How to use the IRS tax withholdings web tool to avoid a 2023 tax bill

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If you had a surprise tax bill this season or your refund was smaller than expected, it may be a good time to review your paycheck withholdings.

The IRS collects taxes throughout the year, typically through paycheck withholdings for W-2 employees or quarterly estimated tax payments for self-employed workers. You can expect a refund if you’ve overpaid or a tax bill for not paying enough.

One way to help avoid a 2023 tax bill is by using the IRS paycheck withholding estimator, according to Sheneya Wilson, a certified public accountant and founder of Fola Financial in New York.

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The free calculator shows how your current withholding affects your take-home pay, next year’s refund or tax bill.

Review withholdings ‘at least at mid-year’

Wilson tells her clients to double-check withholdings “at least at mid-year” or more often for those expecting bigger payments throughout the year. “The calculator definitely does allow taxpayers to see if they are on track,” she said.

However, you’ll need your most recent paycheck, preferably close to your last payment date for accuracy. “With the wrong information, it can do more harm than good,” Wilson said.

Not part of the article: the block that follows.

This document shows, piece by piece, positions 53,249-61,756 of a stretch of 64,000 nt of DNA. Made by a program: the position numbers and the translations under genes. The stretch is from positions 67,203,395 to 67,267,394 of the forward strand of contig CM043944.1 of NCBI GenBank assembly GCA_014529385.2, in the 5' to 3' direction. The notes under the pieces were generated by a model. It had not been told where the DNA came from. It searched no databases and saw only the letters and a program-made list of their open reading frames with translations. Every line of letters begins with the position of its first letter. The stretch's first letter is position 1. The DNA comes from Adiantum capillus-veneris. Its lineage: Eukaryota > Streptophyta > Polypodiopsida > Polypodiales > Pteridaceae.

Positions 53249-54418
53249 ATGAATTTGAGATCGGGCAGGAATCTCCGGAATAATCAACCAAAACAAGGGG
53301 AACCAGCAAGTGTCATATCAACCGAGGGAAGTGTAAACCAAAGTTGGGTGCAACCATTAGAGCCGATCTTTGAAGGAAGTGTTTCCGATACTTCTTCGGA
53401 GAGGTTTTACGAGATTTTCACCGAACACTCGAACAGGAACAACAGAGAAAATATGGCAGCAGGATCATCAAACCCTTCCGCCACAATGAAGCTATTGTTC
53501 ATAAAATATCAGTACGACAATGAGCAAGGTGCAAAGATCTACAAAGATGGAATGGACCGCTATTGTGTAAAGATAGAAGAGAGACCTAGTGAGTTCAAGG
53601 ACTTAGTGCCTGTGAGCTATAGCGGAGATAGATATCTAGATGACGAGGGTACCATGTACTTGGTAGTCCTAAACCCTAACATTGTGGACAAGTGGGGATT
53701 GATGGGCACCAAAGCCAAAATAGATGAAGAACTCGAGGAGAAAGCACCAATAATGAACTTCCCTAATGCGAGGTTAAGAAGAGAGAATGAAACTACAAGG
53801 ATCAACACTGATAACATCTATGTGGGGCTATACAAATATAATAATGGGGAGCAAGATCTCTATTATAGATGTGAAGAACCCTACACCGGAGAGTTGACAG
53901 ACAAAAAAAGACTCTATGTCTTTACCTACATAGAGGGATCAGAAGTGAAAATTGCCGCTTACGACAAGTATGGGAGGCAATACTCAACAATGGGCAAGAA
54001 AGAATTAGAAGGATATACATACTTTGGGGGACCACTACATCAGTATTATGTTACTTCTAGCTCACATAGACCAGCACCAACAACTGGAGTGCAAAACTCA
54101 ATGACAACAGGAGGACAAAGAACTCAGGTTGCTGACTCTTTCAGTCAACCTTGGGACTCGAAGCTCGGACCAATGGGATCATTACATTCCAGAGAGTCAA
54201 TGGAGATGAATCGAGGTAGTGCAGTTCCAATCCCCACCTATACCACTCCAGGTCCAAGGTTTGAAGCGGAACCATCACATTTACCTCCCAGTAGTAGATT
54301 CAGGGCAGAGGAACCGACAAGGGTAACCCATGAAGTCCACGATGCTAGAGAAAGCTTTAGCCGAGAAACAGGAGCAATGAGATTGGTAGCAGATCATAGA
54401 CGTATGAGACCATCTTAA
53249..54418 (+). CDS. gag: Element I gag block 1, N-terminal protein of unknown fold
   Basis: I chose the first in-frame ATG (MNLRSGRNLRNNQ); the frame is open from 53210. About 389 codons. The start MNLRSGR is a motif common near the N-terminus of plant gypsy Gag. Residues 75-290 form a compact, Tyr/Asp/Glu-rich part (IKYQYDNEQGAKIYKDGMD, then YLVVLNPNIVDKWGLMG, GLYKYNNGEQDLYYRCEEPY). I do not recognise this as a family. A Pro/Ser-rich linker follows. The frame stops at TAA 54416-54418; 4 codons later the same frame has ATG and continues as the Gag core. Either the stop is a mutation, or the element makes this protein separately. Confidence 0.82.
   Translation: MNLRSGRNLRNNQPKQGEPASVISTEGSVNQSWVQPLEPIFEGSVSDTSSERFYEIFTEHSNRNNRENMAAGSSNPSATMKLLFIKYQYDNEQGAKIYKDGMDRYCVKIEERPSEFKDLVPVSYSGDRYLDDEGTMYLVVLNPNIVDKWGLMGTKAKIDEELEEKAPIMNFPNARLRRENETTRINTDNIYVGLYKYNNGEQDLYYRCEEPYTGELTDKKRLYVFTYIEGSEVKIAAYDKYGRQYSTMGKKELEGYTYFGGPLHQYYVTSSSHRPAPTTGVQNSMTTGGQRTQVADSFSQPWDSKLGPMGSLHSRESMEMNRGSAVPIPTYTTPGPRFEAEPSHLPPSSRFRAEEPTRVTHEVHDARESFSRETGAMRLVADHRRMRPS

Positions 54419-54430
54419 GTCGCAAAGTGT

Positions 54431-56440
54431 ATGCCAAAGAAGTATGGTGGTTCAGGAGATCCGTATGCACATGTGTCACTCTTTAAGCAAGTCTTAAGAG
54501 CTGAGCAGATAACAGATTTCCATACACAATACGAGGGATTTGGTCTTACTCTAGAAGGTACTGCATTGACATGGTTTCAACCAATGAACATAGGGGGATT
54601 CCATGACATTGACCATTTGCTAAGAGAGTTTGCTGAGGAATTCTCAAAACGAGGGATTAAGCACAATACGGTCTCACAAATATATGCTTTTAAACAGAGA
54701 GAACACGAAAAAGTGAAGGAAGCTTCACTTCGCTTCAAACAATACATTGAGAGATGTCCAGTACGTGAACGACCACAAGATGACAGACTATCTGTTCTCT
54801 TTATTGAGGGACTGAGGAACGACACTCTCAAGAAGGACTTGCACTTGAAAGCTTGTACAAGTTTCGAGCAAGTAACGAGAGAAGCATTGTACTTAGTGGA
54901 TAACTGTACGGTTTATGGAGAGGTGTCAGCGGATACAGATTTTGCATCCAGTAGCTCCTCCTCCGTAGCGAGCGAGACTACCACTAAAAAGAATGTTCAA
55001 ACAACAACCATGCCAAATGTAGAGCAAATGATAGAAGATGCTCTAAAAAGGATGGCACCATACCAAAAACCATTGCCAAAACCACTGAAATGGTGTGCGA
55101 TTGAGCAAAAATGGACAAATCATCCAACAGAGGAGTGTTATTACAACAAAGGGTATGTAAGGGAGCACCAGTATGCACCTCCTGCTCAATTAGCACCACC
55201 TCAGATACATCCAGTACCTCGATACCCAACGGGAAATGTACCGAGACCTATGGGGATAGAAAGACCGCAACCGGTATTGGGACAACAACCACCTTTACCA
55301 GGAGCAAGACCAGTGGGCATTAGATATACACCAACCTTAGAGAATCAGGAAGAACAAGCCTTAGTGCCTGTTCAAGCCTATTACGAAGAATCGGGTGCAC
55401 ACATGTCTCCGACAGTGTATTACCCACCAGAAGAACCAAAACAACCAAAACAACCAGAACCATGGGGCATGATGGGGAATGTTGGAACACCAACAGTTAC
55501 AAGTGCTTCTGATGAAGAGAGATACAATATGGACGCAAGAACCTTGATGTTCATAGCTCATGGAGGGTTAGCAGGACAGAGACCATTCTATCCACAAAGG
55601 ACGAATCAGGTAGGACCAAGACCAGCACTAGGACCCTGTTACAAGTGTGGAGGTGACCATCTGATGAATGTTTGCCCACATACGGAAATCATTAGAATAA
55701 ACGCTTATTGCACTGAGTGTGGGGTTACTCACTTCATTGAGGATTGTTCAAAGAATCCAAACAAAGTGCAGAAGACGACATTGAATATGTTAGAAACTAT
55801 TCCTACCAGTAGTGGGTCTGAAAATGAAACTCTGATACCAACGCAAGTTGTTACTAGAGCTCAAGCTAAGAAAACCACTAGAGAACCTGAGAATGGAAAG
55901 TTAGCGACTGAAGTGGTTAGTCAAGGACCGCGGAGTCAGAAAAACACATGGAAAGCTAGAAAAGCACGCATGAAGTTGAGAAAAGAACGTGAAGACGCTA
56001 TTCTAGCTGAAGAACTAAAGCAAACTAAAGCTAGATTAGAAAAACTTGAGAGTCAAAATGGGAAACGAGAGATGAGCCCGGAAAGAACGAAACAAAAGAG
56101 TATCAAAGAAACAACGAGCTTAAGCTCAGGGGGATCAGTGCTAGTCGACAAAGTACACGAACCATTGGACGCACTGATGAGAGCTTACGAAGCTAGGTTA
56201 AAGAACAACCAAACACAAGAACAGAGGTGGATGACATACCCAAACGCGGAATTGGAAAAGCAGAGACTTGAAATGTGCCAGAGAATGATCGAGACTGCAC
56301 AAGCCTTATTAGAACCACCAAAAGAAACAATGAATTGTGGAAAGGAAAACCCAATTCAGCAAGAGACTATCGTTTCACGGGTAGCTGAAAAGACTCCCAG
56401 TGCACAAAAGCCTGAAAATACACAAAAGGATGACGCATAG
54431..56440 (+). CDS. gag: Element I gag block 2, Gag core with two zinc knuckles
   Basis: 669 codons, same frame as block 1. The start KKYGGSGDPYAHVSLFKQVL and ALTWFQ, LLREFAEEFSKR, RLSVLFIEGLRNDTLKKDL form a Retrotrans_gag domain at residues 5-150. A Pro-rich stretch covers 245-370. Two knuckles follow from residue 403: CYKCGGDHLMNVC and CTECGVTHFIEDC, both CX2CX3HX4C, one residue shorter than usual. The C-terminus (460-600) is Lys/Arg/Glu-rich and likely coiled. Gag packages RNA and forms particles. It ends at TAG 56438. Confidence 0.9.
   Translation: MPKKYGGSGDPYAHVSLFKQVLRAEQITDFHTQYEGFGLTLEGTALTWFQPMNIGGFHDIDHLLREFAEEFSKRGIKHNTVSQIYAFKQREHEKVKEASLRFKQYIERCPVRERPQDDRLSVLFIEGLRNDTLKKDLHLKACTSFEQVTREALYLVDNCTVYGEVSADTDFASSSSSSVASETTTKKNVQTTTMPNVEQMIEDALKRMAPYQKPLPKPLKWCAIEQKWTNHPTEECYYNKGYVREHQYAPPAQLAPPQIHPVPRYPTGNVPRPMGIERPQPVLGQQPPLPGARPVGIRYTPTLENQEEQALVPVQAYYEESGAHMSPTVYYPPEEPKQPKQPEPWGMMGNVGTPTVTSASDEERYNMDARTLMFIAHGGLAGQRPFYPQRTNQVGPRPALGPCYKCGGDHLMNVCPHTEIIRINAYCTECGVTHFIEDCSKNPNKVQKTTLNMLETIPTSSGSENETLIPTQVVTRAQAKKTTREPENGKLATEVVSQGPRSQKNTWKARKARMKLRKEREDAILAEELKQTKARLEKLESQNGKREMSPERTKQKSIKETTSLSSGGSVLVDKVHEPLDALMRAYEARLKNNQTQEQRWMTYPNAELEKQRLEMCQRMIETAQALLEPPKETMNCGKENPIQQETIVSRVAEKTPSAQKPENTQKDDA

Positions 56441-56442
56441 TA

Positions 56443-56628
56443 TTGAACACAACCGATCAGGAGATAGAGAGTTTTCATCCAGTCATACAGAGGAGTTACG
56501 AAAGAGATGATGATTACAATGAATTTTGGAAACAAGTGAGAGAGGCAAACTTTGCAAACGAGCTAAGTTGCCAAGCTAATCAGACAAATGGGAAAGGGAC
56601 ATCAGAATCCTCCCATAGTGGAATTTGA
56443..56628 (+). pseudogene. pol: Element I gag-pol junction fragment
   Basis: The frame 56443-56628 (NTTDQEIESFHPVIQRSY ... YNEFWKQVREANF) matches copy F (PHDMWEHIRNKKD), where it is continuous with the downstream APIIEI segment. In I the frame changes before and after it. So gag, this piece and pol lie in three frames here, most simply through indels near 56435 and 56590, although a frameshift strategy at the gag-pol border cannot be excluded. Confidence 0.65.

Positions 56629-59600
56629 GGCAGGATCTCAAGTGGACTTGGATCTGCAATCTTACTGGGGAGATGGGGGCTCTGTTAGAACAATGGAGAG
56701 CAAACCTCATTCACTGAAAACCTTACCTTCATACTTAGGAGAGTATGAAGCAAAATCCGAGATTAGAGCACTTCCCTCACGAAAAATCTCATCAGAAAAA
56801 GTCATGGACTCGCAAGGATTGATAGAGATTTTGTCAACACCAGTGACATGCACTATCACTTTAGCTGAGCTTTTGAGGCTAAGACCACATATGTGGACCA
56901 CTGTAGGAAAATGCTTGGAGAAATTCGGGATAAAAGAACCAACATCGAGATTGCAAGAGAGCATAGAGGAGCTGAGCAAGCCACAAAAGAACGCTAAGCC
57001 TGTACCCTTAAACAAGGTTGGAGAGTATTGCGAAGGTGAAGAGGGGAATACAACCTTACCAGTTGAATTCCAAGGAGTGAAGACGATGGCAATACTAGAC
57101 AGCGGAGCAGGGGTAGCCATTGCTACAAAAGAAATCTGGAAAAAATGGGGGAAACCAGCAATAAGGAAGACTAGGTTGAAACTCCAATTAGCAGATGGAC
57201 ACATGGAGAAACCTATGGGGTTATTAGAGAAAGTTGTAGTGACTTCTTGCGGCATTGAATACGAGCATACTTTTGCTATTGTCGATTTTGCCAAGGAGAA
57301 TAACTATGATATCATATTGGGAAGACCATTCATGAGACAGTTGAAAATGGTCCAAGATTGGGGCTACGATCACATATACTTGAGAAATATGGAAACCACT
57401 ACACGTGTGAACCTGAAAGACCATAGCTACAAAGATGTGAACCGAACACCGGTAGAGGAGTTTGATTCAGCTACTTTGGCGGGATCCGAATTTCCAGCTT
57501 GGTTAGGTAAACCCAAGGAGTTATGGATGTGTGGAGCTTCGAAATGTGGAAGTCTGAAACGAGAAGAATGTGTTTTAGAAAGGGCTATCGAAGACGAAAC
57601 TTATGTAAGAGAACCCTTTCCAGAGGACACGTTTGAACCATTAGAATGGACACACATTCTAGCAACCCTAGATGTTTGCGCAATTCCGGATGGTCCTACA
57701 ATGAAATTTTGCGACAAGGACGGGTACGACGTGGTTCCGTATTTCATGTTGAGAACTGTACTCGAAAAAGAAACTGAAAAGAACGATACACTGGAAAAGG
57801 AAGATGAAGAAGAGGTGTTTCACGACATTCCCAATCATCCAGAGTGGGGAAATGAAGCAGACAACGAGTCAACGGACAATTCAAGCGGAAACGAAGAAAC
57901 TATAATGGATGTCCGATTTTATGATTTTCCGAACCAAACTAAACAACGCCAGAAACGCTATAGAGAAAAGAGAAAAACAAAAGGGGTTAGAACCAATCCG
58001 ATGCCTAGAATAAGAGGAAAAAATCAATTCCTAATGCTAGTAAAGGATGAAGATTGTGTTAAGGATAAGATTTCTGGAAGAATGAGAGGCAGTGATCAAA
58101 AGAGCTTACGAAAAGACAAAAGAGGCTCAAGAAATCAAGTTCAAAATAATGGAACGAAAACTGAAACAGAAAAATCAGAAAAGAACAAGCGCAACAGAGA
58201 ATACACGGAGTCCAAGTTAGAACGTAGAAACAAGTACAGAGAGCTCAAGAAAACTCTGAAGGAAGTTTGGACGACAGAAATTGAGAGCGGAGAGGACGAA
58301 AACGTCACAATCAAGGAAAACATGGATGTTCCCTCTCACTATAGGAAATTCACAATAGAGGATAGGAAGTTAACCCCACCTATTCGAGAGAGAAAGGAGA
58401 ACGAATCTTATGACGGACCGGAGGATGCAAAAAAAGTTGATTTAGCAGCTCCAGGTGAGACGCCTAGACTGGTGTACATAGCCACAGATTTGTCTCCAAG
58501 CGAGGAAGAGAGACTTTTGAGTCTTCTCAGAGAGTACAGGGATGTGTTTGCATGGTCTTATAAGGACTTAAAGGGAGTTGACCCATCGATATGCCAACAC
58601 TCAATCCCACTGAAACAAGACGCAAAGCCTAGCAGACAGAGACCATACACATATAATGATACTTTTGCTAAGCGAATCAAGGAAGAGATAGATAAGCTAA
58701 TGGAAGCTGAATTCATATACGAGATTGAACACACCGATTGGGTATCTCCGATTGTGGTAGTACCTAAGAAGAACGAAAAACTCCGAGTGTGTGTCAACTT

You should skip the calculator if “your tax situation is complex,” according to the IRS, such as filers with alternative minimum tax for higher earners and certain investment income.

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“The biggest thing is taking an inventory of what happened last year” and making the necessary adjustments, she added.

Common reasons to change withholdings

You typically complete Form W-4 when starting a new job, which tells your employer how much to withhold from each paycheck for federal taxes. But there are several reasons why the form may need to be updated and resent to an employer.

For example, there may be family changes like marriage, getting divorced or welcoming a child into the family, Wilson said. Other lifestyle changes, such as buying a home or major income shifts, may also affect next year’s taxes, according to the IRS.

Top reasons to adjust your withholding:

1. Tax law changes

2. Lifestyle changes like marriage, divorce or children

3. New jobs, side gigs or unemployment

4. Tax deductions and credits shifts

Of course, withholdings may also come down to personal preferences, such as the desire to receive a refund every year, said certified financial planner Kevin Brady, vice president at Wealthspire Advisors in New York.

However, if you discover you’re not on track, “there always is the option to make a quarterly estimated payment,” Brady explained.

As of April 7, the IRS issued over 69 million refunds, with an average payment of $2,878, more than 9% smaller than the average refund at the same point last tax season.

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